New Zealand Business Number Bill

  • enacted

New Zealand Business Number Bill

Government Bill

15—2

As reported from the Commerce Committee

Commentary

Recommendation

The Commerce Committee has examined the New Zealand Business Number Bill and recommends that it be passed with the amendments shown.

Introduction

This bill aims to reduce the time and money eligible entities spend on interacting with government. To achieve this, the bill would allow eligible New Zealand entities to obtain or be allocated a New Zealand Business Number (NZBN)—a unique identifier to be used for all interactions with government.

Eligible entities would also be registered on a New Zealand Business Number register that contains data on all registered entities. The bill would define the categories of data held on the register, and create rules for collecting, accessing, and sharing that data. These rules would include protections for personal and commercially confidential information.

Commencement date

We recommend amending the bill’s commencement date in clause 2 to 28 days after Royal assent. This would provide more public notice about when the new regime would come into force and greater certainty for those implementing it.

We also recommend delaying commencement for unincorporated entities, to allow the Registrar of NZBNs time to prepare for allocating numbers to these entities.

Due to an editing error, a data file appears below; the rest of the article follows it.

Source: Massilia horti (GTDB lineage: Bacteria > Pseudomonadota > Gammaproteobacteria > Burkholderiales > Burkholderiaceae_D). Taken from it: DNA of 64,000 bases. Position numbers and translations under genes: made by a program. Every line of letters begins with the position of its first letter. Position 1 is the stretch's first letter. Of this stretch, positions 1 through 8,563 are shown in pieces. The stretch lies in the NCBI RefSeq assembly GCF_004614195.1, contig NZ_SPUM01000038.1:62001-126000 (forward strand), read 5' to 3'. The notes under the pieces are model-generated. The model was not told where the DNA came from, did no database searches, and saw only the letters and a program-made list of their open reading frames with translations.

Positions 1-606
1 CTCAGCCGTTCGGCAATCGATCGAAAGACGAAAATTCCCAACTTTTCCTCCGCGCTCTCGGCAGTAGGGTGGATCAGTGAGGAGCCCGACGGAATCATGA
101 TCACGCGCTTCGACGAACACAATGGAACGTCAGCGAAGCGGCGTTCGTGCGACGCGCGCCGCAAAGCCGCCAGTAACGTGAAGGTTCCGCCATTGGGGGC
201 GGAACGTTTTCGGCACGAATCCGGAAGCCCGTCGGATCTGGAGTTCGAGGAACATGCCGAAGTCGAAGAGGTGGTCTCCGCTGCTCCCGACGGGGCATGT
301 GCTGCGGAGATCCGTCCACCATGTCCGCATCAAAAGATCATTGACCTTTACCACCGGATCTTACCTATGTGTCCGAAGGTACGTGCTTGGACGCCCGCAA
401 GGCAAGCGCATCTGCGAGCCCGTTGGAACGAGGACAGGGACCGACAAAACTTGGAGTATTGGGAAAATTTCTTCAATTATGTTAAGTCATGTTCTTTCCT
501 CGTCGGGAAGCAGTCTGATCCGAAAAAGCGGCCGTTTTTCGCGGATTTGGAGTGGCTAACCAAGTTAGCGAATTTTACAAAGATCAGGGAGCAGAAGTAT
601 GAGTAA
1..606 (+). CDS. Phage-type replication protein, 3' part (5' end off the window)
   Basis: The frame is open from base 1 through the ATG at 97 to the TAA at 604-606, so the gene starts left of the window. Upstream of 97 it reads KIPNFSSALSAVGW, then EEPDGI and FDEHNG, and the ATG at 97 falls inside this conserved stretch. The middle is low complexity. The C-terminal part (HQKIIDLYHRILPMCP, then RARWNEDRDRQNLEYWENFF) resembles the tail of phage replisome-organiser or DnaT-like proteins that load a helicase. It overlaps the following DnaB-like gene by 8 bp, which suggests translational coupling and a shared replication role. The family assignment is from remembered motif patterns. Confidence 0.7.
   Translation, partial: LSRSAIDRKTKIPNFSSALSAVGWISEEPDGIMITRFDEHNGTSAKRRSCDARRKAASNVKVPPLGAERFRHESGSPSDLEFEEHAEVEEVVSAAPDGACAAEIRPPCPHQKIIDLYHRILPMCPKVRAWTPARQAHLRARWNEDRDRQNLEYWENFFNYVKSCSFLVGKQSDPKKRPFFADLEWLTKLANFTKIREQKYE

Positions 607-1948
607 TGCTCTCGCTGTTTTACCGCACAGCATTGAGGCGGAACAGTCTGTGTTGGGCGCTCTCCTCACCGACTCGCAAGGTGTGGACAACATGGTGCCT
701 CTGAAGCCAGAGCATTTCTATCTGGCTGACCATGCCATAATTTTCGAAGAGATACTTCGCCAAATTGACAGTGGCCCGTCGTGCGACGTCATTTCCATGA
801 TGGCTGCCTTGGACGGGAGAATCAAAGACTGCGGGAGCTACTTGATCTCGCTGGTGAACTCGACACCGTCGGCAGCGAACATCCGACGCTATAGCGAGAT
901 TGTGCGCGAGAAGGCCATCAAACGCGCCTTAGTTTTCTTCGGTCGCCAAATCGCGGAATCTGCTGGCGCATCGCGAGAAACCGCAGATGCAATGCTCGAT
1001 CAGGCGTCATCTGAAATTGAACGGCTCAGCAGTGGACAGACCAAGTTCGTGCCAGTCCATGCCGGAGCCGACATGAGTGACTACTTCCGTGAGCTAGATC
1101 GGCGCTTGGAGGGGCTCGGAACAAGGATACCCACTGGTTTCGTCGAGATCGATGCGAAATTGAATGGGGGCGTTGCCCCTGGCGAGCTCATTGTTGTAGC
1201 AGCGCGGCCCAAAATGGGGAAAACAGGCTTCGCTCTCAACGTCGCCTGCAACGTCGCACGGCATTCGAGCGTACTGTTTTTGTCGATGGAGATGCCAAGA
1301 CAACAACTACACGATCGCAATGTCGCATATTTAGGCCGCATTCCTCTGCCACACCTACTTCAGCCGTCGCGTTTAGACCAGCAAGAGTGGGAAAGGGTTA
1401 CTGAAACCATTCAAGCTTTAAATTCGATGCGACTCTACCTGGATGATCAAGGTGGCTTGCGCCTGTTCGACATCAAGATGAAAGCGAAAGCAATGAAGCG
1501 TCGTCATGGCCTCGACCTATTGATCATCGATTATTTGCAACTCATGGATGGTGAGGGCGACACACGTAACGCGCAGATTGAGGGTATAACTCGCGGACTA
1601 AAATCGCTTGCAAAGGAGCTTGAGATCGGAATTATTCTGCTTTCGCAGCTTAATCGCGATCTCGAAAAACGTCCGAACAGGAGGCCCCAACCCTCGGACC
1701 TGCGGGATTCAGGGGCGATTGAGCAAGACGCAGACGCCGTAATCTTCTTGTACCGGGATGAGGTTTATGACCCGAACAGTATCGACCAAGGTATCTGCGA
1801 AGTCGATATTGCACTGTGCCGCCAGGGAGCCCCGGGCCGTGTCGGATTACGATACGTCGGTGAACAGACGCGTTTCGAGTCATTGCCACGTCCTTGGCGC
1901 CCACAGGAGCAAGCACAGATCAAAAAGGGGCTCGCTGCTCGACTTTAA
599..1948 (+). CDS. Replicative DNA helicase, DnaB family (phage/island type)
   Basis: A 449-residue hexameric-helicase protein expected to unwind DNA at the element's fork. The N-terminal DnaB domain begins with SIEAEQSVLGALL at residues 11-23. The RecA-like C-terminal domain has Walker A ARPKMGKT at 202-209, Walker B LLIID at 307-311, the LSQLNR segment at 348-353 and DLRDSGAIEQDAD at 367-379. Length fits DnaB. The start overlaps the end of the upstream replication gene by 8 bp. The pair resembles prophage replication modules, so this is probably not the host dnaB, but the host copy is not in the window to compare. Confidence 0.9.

Preliminary provisions

The bill focuses on improving the efficiency of interactions between government and eligible entities. However, the NZBN would also benefit eligible entities when they interact with each other. We recommend inserting an additional purpose to this effect in clause 3.

We recommend removing the definition of “business” from clause 5 (the general interpretation clause) and defining it more fully in new clause 9(2). Because the definition of “business” in clause 5 only relates to its use in clauses 3, 9, and 35, including it in the general interpretation clause could cause confusion.

Privacy

We have thought carefully about the bill’s privacy implications. Under an NZBN system, entities would be assigned a unique identifier and have their primary business data included on a centralised register. This raises privacy sensitivities with the bill’s proposed application to unincorporated entities, many of whom are individuals (such as sole traders).

We are pleased that, in developing the bill, officials from the Ministry of Business, Innovation and Employment sought the views of the Privacy Commissioner to identify and control potential privacy intrusions. In addition, the Privacy Commissioner made a submission on the bill. We also invited the Government Chief Privacy Officer to make a submission on the bill’s privacy provisions. As a result, we are satisfied that the bill’s privacy safeguards are adequate.